Regardless of what type of ground loop isolation method is used, remember, never remove the ground prong on the power cable.This may work as a temporary solution, but personal safety should not be compromised.
If you can't find the ground loop and don't want to use isolation transformer, try tempting the circuit with an even better ground. Heavy-gauge wire has very little electrical resistance, so less current is likely to flow through the shield. Get some heavy gauge wire and run lengths of it from your computer's chassis to each other chassis. On audio equipment, there's usually a screw marked for this purpose. You should hear the hum go down as soon as you make the connection. If heavy-duty ground connections don't stop the hum, you'll have to use suitable isolator in that audio line.
Direct (DI) boxes as ground loop problem solvers
Direct boxes are devices that convert unbalanced instrument-level (or line-level) outputs into balanced, microphone-level inputs. They are used heavily in large, arena-size sound reinforcement systems where the keyboards, etc., are located far away from the mixer. Impedance differences between the keyboard and mixer prohibit one from running cables directly out of the bass amp of keyboard and to the mixer.
To use the Direct Box, one takes the guitar amp's output (it usually has one on the back), and, using a 1/4" patch cable, plug the other end into the direct box input. Make sure that the switch (if it has one) labeled "Speaker/Instrument" is on "Instrument." Plug a normal XLR cable into the output end and the other into your cabling which goes to the mixer.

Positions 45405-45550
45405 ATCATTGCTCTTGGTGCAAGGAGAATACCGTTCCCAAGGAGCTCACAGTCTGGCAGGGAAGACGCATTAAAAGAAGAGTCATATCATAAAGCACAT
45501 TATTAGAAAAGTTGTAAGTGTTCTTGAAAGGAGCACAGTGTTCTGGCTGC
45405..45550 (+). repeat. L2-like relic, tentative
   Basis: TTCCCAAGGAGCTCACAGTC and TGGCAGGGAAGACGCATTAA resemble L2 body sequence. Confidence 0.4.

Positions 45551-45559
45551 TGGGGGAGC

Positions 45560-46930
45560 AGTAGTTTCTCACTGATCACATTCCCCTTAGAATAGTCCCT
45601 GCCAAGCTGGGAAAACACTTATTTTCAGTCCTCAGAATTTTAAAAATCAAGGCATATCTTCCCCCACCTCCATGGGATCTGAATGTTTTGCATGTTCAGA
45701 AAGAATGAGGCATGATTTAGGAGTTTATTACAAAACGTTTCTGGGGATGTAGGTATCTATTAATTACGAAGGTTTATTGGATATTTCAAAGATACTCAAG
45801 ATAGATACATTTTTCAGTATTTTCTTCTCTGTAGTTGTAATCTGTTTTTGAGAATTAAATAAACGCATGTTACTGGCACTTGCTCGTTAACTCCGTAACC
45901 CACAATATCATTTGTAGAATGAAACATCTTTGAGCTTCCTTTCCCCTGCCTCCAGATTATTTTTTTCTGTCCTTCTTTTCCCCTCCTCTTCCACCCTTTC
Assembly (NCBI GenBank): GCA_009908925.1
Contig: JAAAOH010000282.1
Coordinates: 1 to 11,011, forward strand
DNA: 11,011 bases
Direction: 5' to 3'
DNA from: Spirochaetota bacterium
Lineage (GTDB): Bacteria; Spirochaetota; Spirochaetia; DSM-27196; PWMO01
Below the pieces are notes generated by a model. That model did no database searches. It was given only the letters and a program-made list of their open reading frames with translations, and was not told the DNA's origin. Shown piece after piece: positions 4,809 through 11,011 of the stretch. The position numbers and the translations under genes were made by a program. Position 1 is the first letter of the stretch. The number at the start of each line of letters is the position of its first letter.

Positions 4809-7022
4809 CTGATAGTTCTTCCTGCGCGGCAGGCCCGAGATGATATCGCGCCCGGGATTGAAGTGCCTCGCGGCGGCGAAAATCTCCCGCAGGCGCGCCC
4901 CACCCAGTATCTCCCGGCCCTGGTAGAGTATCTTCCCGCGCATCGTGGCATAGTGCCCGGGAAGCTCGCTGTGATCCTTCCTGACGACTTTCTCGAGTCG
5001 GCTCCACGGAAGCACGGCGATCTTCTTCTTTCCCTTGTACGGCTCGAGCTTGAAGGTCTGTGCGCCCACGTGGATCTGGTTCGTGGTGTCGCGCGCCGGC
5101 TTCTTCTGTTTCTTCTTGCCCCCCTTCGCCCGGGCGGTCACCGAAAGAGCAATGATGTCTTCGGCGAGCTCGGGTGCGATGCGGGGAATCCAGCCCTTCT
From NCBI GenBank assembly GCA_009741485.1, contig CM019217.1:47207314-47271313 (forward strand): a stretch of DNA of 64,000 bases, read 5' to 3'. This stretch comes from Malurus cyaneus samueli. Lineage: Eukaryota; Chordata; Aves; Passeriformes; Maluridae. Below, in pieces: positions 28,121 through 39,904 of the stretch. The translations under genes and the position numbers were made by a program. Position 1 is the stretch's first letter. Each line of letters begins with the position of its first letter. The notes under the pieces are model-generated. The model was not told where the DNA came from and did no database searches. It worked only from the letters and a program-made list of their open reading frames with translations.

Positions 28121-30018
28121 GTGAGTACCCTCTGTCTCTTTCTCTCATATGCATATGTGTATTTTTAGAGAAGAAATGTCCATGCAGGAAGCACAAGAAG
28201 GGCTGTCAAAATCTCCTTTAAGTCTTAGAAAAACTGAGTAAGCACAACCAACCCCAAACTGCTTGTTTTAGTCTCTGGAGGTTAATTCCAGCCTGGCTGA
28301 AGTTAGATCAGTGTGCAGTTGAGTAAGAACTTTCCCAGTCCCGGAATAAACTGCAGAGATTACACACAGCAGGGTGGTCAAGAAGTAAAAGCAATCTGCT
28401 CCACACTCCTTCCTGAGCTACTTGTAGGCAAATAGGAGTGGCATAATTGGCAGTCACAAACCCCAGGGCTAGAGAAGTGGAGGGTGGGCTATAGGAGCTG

If the system is grounded at bothe ends and ground potentials start flowing, you'll get a ground loop. Ground loops can be identified by a low hum (60Hz in the US and 50 Hz in Europe) through the sound system. First place to check: direct box. Direct box usually has a switch labeled "Ground Lift" for solving this type of problem. The ground lift switch will lift the ground (safely) and the hum should stop. If the switch isn't there, use a special ground lift cable on the XLR cable. Do not, by any means, disconnect the grounding pin of the AC cord.
How to use noise gate to reduce hum
Noise gate does not let any sound through the gate unless the sound has a signal level which is higher than the set threshold value. If the problematic hum source is some instrument and the hum is very faint a noise gate can make less annoying. When you set the noise gate threshold so that the gate does not pass any signal when there is no signal from the instrument then the hum is not added to the main mix. When the instrument is played a very weak humming is quite hard to notice.
Commercial products for audio line ground loop elimination
- ES034 Ground loop isolator - isolation transformer for car audio from Scosche Industries
- FGA-40 Ground Isolator is 1:1 audio isolation transformer with 10 kohm impedance from Monacor (Best.-Nr. 06.4370)
- Ground LP Isolator (270-0054) from Radio Shack, designed for car audio
Equipment to remove hummign already in signal
- N'Hummer 1a AC Line Noise Eliminator from Stro Lion Technologies
- SN-700 Noise/Hum Eliminator - a single-ended, realtime noise eliminator which tries to eliminate huming noise form audio lines, made by Roland.